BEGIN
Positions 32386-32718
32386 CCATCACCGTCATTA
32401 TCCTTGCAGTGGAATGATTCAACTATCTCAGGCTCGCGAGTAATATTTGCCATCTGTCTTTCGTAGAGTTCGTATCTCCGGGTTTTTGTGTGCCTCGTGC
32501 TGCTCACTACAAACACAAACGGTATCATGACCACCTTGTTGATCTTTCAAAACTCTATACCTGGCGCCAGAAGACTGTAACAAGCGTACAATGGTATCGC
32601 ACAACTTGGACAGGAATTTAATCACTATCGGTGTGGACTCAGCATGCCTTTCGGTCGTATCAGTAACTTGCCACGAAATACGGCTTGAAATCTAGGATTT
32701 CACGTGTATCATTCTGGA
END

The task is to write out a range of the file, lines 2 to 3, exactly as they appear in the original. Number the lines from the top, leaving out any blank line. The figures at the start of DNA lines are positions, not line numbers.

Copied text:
32386 CCATCACCGTCATTA
32401 TCCTTGCAGTGGAATGATTCAACTATCTCAGGCTCGCGAGTAATATTTGCCATCTGTCTTTCGTAGAGTTCGTATCTCCGGGTTTTTGTGTGCCTCGTGC